Yengeni's MP Wife Tackles 'Vicious Media'
ANC MP Lumka Yengeni cracked the whip against the media last night, accusing it of breaking the law, unscrupulous reporting and vicious attacks on ANC leaders.
The abuse of the right of freedom of expression should be "fearlessly resisted", Yengeni said during debate on the communications budget in the National Assembly.
She said the media appeared to have positioned themselves as "opposition" to the ANC-led government.
This was seen in the way they continuously attacked government policies, inaccurate reporting of issues related to government departments and their "viciousness when dealing with ANC members of parliament and ANC leadership in general".
This appeared to be a reference to ANC deputy president Jacob Zuma, several Travelgate MPs and her own husband, Tony, a former ANC chief whip who was exposed in the media for accepting massive discounts on a luxury vehicle from an company with an interest in arms contracts, while he was the chairperson of the joint committee on defence. He was later convicted of fraud, but is appealing.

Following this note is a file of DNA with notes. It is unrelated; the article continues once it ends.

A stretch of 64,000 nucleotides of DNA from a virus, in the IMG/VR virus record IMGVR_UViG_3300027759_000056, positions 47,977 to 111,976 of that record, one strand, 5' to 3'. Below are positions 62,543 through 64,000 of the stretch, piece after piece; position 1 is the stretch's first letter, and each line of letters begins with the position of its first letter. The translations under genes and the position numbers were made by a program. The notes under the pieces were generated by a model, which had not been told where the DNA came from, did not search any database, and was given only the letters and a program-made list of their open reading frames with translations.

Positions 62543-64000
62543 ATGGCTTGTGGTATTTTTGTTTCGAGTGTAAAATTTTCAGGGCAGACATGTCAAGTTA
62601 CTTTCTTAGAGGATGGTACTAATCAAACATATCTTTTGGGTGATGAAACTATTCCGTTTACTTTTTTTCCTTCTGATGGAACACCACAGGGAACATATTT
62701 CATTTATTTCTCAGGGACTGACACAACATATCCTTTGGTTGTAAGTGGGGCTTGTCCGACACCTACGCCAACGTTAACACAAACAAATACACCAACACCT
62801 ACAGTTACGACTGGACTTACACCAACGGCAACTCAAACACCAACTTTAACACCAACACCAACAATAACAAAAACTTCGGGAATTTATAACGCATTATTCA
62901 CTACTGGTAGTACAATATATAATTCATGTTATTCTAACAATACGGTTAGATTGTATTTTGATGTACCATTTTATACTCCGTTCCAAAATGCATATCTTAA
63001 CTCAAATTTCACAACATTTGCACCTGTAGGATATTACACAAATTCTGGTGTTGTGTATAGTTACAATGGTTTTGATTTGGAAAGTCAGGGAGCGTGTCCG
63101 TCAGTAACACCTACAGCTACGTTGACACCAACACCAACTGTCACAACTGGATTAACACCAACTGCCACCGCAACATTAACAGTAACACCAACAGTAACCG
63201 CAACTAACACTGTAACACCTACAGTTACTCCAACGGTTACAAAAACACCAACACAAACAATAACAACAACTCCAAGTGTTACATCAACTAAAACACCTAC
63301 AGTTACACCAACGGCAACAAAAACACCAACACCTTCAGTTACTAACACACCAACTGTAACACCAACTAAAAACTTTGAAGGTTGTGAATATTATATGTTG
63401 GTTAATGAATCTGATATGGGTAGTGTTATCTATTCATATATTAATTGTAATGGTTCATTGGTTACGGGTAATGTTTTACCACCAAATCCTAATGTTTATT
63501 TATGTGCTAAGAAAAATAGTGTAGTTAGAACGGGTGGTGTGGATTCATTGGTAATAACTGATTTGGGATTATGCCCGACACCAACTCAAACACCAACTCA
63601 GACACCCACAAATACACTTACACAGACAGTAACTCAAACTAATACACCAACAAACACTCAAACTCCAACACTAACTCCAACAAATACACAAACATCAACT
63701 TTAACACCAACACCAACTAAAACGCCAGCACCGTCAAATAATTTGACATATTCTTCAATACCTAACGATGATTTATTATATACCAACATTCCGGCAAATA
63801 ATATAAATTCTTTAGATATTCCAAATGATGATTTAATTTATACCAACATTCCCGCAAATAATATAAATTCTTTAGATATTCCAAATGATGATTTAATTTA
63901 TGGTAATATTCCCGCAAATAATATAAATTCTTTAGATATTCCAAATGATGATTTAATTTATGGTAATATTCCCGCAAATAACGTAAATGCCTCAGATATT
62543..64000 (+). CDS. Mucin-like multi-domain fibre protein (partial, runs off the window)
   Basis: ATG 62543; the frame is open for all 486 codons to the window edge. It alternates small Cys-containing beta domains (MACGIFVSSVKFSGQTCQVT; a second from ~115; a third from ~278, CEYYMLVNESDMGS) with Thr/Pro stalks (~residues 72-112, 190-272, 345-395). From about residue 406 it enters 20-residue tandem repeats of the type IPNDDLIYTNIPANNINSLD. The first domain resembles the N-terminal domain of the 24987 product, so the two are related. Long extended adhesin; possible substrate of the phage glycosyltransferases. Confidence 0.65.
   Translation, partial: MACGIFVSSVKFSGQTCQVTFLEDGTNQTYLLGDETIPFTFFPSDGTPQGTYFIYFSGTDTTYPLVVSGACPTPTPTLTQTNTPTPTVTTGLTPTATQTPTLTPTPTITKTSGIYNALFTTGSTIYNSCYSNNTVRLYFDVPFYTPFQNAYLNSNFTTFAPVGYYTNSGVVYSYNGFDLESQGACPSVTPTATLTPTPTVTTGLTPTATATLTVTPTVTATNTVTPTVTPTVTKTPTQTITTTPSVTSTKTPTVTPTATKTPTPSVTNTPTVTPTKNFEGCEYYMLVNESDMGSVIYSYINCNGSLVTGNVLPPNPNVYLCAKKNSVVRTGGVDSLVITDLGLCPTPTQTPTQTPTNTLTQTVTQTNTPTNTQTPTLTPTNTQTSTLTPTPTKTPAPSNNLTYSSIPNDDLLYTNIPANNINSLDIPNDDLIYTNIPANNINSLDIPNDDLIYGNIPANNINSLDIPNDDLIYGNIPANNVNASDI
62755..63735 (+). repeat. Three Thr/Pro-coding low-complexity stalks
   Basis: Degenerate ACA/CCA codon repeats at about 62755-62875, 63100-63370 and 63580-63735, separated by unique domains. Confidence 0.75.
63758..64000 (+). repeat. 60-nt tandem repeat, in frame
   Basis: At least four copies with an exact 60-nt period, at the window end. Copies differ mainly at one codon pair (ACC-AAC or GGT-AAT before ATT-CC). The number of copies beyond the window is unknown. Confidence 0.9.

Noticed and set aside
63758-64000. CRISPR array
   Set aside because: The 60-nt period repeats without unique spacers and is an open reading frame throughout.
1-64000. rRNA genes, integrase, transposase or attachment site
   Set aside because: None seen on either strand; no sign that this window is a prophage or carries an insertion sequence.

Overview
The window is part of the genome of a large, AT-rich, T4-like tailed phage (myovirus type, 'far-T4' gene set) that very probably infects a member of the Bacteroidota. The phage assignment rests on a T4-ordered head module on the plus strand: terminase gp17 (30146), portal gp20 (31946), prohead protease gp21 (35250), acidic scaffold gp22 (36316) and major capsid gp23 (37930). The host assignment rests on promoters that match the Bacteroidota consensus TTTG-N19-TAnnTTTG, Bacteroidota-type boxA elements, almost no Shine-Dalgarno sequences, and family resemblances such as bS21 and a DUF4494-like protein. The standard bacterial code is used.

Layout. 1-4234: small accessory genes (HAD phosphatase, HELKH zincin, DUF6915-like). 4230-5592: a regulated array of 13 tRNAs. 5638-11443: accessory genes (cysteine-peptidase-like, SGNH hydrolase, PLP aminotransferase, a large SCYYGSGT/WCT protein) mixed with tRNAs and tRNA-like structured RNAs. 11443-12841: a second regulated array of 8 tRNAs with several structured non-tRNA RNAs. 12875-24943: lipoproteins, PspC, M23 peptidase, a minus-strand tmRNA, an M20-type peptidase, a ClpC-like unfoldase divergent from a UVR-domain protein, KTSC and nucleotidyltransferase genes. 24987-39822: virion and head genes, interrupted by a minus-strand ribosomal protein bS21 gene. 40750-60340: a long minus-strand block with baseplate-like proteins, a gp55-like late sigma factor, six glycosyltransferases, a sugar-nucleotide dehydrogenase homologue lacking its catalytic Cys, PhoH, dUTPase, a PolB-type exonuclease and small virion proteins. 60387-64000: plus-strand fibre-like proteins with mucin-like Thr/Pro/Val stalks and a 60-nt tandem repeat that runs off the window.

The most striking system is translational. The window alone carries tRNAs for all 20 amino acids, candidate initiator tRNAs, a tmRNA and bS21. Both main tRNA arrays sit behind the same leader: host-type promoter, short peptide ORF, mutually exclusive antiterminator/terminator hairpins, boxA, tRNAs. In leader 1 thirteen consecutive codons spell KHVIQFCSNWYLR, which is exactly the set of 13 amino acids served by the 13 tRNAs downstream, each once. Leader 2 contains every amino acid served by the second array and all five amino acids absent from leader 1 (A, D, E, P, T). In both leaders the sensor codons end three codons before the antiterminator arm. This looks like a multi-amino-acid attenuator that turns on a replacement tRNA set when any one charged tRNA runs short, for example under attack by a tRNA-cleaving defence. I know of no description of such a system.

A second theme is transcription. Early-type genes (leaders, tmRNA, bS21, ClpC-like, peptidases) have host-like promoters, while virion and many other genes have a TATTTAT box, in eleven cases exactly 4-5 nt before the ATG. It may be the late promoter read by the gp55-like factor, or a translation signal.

Yengeni also accused the media of "blatantly breaking all the rules by commenting on issues that are sub judice" and attacking judges with whose judgments they disagreed.
She said there was still no significant media which represented and articulated the aspirations, views and interests of the majority of South Africans.
"As long as transformation of the media is off-limits as a subject of political debate it will be difficult to imagine any change for the better in relationships between the media, government and democratic movement," she said.
Media restructuring and transformation "must take place as part of the broader political movement to democratise, racialise and create a non-sexist South Africa", she said.
The struggle for a media that reflect a diversity inherent in the South African society, should not be confused with an anti-media stance.
Yengeni said news should not be defined by political and commercial elitist sections of society.
"The dominance of English and Afrikaans programming of news, soapies, drama and commercials are not a reflection of the greater South African diversity," she said.
The function of the media was still rooted in its apartheid history.
"There is there a need to continually engage the media around attitude towards democratic movement and government," she said.
With acknowledgement to Boyd Webb and Cape Argus.